Cyteen Paperback – Sep 1 1995
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Genetic manipulation, murder, intrigue and politics are just part of the story of a young scientist in this substantial book. C. J. Cherryh, who won the 1989 Hugo Award for this novel, following on her Hugo Award-winning Downbelow Station, offers another ambitious work. A geneticist is murdered by an adviser, but the scientist is replicated in the lab, leaving a prodigy who attempts to chart a different fate. The book is intense and complex yet always presented with the flow of true storytelling.
From Library Journal
A brilliant young scientist rises to power on Cyteen, haunted by the knowledge that her predecessorand genetic duplicatedied at the hands of one of her trusted advisors. Murder, politics, and genetic manipulation provide the framework for the latest Union-Alliance novel by the author of Downbelow Station. Cherryh's talent for intense, literate storytelling maintains interest throughout this long, complex novel. Highly recommended. JC
Copyright 1988 Reed Business Information, Inc. --This text refers to an out of print or unavailable edition of this title.
Top Customer Reviews
The prose style is very clipped, almost abbreviated, and does much to give the reader a sense of unstoppable, pell-mell action and high tension, but it does take some getting used to. Especially at the beginning of the book, where Cherryh drops the reader into this very complex and alien world with very little background explanation of the situation, the people, or the world, it is easy for the reader to become lost and confused. But if the reader will persevere, bit by bit he will find an envisioned world constructed in the best traditions of the field, fully as rich and satisfying as Tolkien's Middle Earth or Herbert's Dune, but with dark overtones reminiscent of Huxley's Brave New World and the paranoid mind control of Orwell's 1984.
The plot is a complex intertwining of power politics, intriguing scientific concepts, and the personal life histories of some very dynamic characters caught up in the Byzantine struggles for ultimate control of this world.Read more ›
to import from the US at great detriment to my bank balance.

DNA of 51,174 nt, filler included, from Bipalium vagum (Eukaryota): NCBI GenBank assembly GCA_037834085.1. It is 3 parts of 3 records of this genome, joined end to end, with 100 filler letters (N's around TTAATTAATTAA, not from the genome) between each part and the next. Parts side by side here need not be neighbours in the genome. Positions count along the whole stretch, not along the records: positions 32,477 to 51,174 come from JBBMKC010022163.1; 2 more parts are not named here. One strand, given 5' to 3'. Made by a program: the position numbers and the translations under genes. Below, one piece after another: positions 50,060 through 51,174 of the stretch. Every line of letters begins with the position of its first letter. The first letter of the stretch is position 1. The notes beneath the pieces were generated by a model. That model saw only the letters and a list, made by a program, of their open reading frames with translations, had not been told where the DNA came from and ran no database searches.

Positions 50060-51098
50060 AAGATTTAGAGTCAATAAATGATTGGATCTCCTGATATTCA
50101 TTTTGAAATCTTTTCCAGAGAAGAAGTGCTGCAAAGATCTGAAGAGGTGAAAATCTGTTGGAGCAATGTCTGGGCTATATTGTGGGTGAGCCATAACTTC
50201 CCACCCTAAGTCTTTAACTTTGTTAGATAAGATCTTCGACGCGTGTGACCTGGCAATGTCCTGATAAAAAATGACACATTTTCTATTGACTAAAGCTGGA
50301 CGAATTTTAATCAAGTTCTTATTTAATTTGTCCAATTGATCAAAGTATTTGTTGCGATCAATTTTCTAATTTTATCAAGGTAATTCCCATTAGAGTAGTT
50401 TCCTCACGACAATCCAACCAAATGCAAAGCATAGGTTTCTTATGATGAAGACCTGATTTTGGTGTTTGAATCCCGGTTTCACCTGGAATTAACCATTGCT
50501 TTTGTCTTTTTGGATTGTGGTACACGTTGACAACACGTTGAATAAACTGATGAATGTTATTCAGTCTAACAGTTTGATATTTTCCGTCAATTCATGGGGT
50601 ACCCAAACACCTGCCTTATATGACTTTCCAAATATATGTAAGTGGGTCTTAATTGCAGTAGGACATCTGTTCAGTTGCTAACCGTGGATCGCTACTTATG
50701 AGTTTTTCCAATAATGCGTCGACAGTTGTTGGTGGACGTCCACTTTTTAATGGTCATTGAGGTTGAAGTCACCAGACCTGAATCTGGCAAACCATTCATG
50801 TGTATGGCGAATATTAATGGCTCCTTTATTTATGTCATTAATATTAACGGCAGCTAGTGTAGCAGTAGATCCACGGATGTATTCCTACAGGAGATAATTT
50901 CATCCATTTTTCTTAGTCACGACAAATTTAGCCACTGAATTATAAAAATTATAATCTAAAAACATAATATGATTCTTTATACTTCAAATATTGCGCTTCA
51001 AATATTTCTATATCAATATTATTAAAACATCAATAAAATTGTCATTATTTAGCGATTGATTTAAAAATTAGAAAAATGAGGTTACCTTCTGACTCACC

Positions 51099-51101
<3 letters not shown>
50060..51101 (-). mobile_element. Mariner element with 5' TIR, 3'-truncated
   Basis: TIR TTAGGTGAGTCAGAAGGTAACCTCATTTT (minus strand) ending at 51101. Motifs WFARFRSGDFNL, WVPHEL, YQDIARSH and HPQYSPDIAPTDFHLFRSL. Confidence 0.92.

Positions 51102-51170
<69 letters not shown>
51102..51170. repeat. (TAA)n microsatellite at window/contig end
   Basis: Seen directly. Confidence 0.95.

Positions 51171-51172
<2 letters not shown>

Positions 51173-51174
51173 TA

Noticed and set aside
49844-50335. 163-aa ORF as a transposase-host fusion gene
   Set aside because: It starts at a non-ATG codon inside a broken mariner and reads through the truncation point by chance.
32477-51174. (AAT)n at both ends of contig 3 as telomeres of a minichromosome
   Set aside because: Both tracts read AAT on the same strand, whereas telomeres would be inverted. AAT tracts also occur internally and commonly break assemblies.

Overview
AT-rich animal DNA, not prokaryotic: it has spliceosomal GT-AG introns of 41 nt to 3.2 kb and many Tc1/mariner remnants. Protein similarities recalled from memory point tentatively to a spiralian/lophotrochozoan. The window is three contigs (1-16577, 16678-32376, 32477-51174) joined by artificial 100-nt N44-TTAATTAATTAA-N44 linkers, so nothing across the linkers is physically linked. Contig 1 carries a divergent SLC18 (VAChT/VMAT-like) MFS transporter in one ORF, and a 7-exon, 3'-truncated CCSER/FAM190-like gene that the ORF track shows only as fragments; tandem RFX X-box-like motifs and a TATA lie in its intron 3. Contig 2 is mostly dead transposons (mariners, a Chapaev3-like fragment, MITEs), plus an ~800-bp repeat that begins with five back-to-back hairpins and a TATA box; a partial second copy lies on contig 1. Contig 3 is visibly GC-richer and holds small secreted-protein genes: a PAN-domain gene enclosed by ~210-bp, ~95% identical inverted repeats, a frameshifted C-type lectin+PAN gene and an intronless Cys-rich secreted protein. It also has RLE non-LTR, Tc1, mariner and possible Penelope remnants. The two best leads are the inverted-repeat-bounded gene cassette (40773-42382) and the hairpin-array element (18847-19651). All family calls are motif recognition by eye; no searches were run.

The society that Cyteen has developed is completely foreign to
the inhabitents of the companies OR the stations and marks a deep divide in the human psyche.
Earth seems to be completely cut off from contact with the "colonies",who are more and more exerting their independance
and who are experiencing a greater degree of competition from the "vat-bred" workers of Cyteen.
The problems that Earth faces is "faintly" touched on in the Chanure Saga where human ships endeavour to transgress Kif;Shsto;
Tc'a and even fire on Knnn ships,in order to establish a trading
route now being denied them by rebellious systems.
"Finity's End" tries to bring a satisfactory conclusion to the
problem,but I think that another book is neccessary to solve the
problems although I don't how she is going to find the time to write it.
The characters themselves also draw you into their lives and ambitions. In particular, I would advise all young women, especially those with the ambition to be something more than someone's girlfriend, to read the advice that Ari senior gives her replicate. Ari--- both of her--- is/are a real role model for intelligent and ambitious girls and young women, not to mention a refreshing change from the female characters in other stories whose entire life is focused on the quest for romance and love. She is the first character I have ever encountered who reflects the emotional truth of life as a highly intelligent and ambitious young woman working her way through issues of identity and intimacy--- and all the while never losing sight of the goal of self-actualization. The emotional struggles of Justin Warrick also struck me as a highly convincing portrait of a *real* young man likewise wrestling with intimacy and identity--- again, a refreshing change from stereotypes of young male heroes.Read more ›
Most recent customer reviews
I was struck by this book. Its style was just like frank herbert's later (messiah and onwards) books in the dune series. It is psychological and philosophical. Read morePublished on March 19 2004 by Tywin Seaburgus
I agree that this is a wonderful book. However the word 'Book' does not explain, in any of the reviews, that it is a triad of three previously published books by C. Read morePublished on July 13 2003
I had to read this book for a biotechnology/science fiction class at UCLA. Despite the daunting size, Cherryh's book is well worth the effort needed to conquer it. Read morePublished on May 1 2003 by LAUREN OLOUGHLIN
Cherryh is at her best when she's letting you live within varying perspectives of her characters. I've never experienced this with any other author - the ability to set two... Read morePublished on April 8 2003 by Eric Picard
Good idea but too long because unnecessarily trying to be too complex. Poor characterization - if you think Justin's constant whinings is characterization that's another matter. Read morePublished on April 2 2003
A ponderous hymn to claustrophobia, that's what this book is.
Always set in the same depressing institutional seclusion of a space station, this totally unemotional and... Read more
I'm so glad to see all of the Cyteen books in one volume. I originally read them months apart and hadn't realized how much information I missed doing it that way. Read morePublished on July 9 2001
Science fiction, political intrigue and chock full of psychological mind games. One of my absolute favorite books. Read morePublished on Dec 25 2000 by Abby Fichtner